W. T. Stead. A London Memorial. Journalists’ Tributes

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W. T. Stead. A London Memorial. Journalists’ Tributes

The Times (Tuesday, July 6, 1920) p. 12

Mr. J. A. Spender unveiled on the Thames Embankment yesterday the portrait bronze erected by British and American journalists to commemorate the late W. T. Stead.

A similar memorial has been raised to Mr. Stead in Now York. The ceremony took place in a downpour of rain, and after the plaque had been unveiled the company went to the offices of the Education Committee of the London County Council, where in a little room placed at the disposal of the committee they listened to an eloquent tribute to Mr. Stead from Mr. Spender, and to the written messages of other journalists and public men read by Mr. Robert Donald.

Mr. Donald presided, and among those present were Lord Milner, Mr. John Burns, Sir Horace Marshall, Sir George Frampton, Sir Harry Brittain, M.P., Sir Alfred Robbins, Dr. J. E. Stead, the Rev. Herbert Stead, Miss E. Stead, Mr. Hamilton Fyfe, Mr. and Mrs. J. M. Gilliland, Mr. John Stead, Mr. William Hill, and Mr. Arnold White.


It had originally been intended that the memorial should be unveiled by Mr. Wickham Steed, Editor of The Times. Mr. Steed, who is out of the country, sent the following letter, which was read by the chairman:—

“My dear Donald,—I am grieved not to be able to unveil the tablet to our old friend and colleague, W. T. Stead, next Monday, when I shall, unfortunately, be away from England without any chance even of using, as he would have loved to do, the wireless telephone. I had looked forward to this opportunity of paying some tribute to his memory, both as a man and as a journalist, and of bearing witness to the degree in which he possessed the two qualities which lift the exercise of our craft above a level that might otherwise seem sordid—a burning sincerity and a passion for justice. This I can say with full impartiality, since I do not remember having been in complete agreement with him on any single question; but neither did I ever detect in him the slightest taint of self-interest, other than the self-interest of which we are all guilty when we are striving for the victory of causes which we believe to be right.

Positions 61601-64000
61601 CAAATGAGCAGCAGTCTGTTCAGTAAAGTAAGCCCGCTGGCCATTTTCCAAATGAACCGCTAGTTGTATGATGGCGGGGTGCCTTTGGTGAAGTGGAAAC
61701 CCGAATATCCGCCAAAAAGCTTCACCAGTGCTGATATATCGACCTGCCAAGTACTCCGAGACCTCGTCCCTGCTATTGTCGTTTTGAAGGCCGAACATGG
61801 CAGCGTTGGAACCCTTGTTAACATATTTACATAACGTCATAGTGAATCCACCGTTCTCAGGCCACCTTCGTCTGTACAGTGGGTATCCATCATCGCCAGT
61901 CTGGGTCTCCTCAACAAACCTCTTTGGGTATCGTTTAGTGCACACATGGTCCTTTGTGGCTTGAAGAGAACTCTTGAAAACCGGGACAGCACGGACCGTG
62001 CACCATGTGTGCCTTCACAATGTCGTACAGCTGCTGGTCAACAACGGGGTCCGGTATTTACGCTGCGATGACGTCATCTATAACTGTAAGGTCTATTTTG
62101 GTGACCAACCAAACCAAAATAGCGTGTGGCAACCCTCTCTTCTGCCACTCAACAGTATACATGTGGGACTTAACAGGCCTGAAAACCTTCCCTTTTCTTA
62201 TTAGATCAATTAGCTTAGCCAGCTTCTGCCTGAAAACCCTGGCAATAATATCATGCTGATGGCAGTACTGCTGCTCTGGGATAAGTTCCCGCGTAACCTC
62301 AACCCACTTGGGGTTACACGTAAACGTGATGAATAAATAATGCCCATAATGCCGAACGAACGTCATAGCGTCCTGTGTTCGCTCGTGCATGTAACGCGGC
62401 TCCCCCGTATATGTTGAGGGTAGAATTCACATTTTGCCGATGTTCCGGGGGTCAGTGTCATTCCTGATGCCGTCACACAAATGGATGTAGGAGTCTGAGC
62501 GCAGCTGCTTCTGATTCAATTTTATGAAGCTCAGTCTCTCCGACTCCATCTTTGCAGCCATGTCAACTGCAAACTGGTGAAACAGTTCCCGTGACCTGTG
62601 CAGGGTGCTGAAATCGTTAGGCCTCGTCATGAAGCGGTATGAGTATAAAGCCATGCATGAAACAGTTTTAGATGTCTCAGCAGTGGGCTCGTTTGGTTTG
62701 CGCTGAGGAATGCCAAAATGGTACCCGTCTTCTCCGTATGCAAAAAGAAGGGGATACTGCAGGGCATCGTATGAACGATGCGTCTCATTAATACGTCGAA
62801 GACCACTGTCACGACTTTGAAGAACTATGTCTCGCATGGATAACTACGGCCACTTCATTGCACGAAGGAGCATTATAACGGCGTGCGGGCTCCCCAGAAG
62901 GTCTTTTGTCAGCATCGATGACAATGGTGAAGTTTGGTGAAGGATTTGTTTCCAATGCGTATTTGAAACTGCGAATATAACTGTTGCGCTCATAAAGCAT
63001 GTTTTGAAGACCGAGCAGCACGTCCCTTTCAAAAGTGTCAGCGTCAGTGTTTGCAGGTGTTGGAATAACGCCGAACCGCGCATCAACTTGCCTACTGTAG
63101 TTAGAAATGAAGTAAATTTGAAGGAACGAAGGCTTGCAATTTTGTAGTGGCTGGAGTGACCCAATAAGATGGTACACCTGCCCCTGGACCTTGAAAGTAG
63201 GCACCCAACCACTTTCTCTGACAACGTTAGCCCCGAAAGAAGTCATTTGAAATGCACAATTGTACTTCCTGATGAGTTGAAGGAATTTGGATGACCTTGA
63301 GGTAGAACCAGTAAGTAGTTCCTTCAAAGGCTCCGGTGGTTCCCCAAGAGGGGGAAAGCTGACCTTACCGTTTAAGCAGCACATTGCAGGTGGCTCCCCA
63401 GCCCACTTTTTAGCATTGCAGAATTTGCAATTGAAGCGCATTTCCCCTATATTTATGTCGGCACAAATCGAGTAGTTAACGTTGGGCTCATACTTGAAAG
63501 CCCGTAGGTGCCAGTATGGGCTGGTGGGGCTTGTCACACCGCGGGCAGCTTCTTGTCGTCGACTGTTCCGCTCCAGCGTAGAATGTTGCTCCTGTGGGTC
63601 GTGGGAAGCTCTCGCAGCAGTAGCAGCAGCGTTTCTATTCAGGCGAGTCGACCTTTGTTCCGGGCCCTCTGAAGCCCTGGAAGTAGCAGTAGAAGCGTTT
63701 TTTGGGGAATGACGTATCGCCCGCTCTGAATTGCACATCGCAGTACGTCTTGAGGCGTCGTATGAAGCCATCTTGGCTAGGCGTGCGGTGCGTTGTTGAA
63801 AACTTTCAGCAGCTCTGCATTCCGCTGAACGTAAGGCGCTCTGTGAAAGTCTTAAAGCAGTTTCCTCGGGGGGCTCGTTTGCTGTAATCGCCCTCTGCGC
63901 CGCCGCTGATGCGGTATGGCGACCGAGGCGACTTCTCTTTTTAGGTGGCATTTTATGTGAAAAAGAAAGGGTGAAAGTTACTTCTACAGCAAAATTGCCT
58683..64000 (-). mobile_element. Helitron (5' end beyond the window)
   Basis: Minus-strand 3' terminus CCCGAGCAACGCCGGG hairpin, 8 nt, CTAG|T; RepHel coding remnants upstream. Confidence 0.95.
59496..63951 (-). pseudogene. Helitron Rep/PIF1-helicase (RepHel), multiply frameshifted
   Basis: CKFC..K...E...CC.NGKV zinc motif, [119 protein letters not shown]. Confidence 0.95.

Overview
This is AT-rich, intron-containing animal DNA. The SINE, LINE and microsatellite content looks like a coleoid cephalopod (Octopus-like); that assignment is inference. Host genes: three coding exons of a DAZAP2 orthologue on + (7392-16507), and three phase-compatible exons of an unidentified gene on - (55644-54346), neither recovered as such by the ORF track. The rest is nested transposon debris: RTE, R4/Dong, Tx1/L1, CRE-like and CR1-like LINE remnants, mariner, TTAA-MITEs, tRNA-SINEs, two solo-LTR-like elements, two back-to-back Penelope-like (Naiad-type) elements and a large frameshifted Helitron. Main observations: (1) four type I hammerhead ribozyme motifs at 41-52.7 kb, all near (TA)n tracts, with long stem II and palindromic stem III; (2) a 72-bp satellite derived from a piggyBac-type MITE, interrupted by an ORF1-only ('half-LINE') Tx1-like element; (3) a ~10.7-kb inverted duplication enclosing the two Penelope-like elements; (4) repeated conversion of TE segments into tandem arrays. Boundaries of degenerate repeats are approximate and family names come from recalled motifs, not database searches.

“Of his achievements as a writer and an editor it is not for me to speak. Others who were directly associated with him in his daily work have qualifications in this respect which I cannot claim. But I have always owed him a debt of gratitude for the advice he gave me almost exactly 30 years ago, when, as a youth eager to enter journalism, I saw him for the first time in his ‘sanctum’ overlooking the spot where you will gather on Monday. I remember his words as if they had been spoken yesterday, and repeat them here as they may perchance be of interest, if not of value, to other aspirants to membership of the daily Press. ‘A journalist!’ he exclaimed, ‘how can I know whether you are fit to be a journalist? There is only one way to find out. Try; if you have anything to say that you feel you must say, why, say it, and send it to some editor, who will probably send it back. Don’t waste time over mere phrases. Sail right into the heart of your subject at once. When you have written your masterpiece, imagine that you have to telegraph it to Australia at your own expense, and cut out every superfluous word, above all, the adjectives. Then, if anything remains, try it on an editor and see what happens. If you do not succeed, as you won’t unless you have really got something to say that you cannot help saying, try again and again. Presently, you will find out whether you are fit to be a journalist or not.’